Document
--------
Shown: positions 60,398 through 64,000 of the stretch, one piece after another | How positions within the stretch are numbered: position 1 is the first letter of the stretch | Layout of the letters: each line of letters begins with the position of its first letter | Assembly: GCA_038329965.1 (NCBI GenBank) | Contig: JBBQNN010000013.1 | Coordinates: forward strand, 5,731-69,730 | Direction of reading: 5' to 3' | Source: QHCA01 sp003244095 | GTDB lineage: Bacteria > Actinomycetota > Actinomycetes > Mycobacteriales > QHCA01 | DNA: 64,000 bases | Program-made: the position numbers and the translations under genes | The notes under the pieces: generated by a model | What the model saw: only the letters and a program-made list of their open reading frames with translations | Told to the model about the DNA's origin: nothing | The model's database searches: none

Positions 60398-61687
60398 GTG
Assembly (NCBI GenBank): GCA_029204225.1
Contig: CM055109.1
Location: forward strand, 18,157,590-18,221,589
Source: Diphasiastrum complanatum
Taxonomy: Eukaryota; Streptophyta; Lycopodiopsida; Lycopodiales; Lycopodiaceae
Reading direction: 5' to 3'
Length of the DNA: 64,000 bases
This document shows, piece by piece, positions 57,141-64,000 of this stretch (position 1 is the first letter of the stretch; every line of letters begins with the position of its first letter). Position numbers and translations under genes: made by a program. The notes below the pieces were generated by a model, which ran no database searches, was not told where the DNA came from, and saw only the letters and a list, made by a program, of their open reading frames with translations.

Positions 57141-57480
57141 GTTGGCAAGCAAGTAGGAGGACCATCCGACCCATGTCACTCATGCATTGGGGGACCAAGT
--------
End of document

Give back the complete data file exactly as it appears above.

Shown: positions 60,398 through 64,000 of the stretch, one piece after another | How positions within the stretch are numbered: position 1 is the first letter of the stretch | Layout of the letters: each line of letters begins with the position of its first letter | Assembly: GCA_038329965.1 (NCBI GenBank) | Contig: JBBQNN010000013.1 | Coordinates: forward strand, 5,731-69,730 | Direction of reading: 5' to 3' | Source: QHCA01 sp003244095 | GTDB lineage: Bacteria > Actinomycetota > Actinomycetes > Mycobacteriales > QHCA01 | DNA: 64,000 bases | Program-made: the position numbers and the translations under genes | The notes under the pieces: generated by a model | What the model saw: only the letters and a program-made list of their open reading frames with translations | Told to the model about the DNA's origin: nothing | The model's database searches: none

Positions 60398-61687
60398 GTG
Assembly (NCBI GenBank): GCA_029204225.1
Contig: CM055109.1
Location: forward strand, 18,157,590-18,221,589
Source: Diphasiastrum complanatum
Taxonomy: Eukaryota; Streptophyta; Lycopodiopsida; Lycopodiales; Lycopodiaceae
Reading direction: 5' to 3'
Length of the DNA: 64,000 bases
This document shows, piece by piece, positions 57,141-64,000 of this stretch (position 1 is the first letter of the stretch; every line of letters begins with the position of its first letter). Position numbers and translations under genes: made by a program. The notes below the pieces were generated by a model, which ran no database searches, was not told where the DNA came from, and saw only the letters and a list, made by a program, of their open reading frames with translations.

Positions 57141-57480
57141 GTTGGCAAGCAAGTAGGAGGACCATCCGACCCATGTCACTCATGCATTGGGGGACCAAGT